a fair proi ). rherefor--, the ',esi :.'r mu'st -~eLlish the above
prior to a budget proposal for- hiM 1 b di n.'ir Ary projectt s uch
as an hIdust-rfal process, -eta'il sal :,, c r.fi;Ce rental, etc,, can
be analyzed In a sirmiloir aplero

It is the bv.:1rden of the "--grer to '>t.lisi- the a.oo-mTIc
feasibility cui-ing proqr,~mi ngn and to ,.s.~. the project
within tree "pirit'" of this ecci'mny

6. Basic ColIer:.'n of FunS., 'a Data

This Is always a labor"o-;s effn!"t. 'i.-; is a?,c the area In
v which the i!.et bec.-~s a ,r"-imeer ef the team". -Ai.data no
matter hea mua.ane, must be collected, e.aitl&ae,, and recorded.
A program can becoc- a very complex n'7'.ng, It is necessary to
seek out the esent .al elem IEnts in a la~.-agea.ble number. We do
ot want to stop the flow 6'f ii*'jatn # sn ietial, but our
objective must be to delioeate ~ the mcst iprctant factors. This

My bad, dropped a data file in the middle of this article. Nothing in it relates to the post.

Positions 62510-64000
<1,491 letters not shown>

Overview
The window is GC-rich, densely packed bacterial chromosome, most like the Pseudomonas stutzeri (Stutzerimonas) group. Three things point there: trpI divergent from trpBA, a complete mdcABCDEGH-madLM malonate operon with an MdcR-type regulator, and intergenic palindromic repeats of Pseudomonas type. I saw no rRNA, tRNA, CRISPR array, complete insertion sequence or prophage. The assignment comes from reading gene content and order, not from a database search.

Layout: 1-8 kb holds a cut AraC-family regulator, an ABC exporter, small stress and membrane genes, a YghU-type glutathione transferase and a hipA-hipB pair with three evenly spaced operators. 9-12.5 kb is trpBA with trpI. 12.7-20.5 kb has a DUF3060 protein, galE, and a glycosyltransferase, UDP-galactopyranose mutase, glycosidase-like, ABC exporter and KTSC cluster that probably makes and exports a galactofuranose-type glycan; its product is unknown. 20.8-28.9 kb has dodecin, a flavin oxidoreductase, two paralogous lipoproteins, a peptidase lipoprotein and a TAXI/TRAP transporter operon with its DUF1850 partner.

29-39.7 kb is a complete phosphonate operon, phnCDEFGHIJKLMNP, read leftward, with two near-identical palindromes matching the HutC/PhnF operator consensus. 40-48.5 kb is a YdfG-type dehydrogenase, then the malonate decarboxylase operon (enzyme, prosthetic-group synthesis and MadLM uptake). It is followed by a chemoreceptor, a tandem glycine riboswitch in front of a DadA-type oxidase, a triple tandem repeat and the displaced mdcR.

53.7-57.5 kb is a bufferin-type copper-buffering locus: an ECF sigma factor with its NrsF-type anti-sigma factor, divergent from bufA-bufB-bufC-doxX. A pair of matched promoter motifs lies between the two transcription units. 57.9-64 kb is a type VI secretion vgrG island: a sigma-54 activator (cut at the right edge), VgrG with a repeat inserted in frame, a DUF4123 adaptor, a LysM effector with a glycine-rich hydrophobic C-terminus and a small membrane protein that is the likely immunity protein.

process may take t- o sept: The fir:t wi11 involve seeking the
form-givers for the uncer-tual deslgf.; the s..ood can Involve
rmaterals foy deg design oP t,. r by this time the details
will noa obscure whhat is rpo.,tarIt 1: planning.
The "Genius' in the above Is to recoor!ze a conp when!you
see one In the off~nq.

A glossary of temrs may a .s be required d, It is amazing how
confusing the program may seei with ithe use of asteric fterns.











7, i Coi cep't
M3iy "d. i et:--" -ee& that w'il l.onept will come during the
d~%i': p process. .This Is rarely .rue. If the rrL:-re has any
p"u.v'kr. it Is that within these efforts the fey to the
sol .';;in wiI be fouqd,
P-ir: to any ies! g:n ,fto. the .asiu.-Ir ,II Ut ha,. cofr;fid.nce in
his o:fc o, If he be',vees It, Yis concpDt, %' -git decIsions
can made with a valid c;hai ; of ir.tFleciti&l events. And,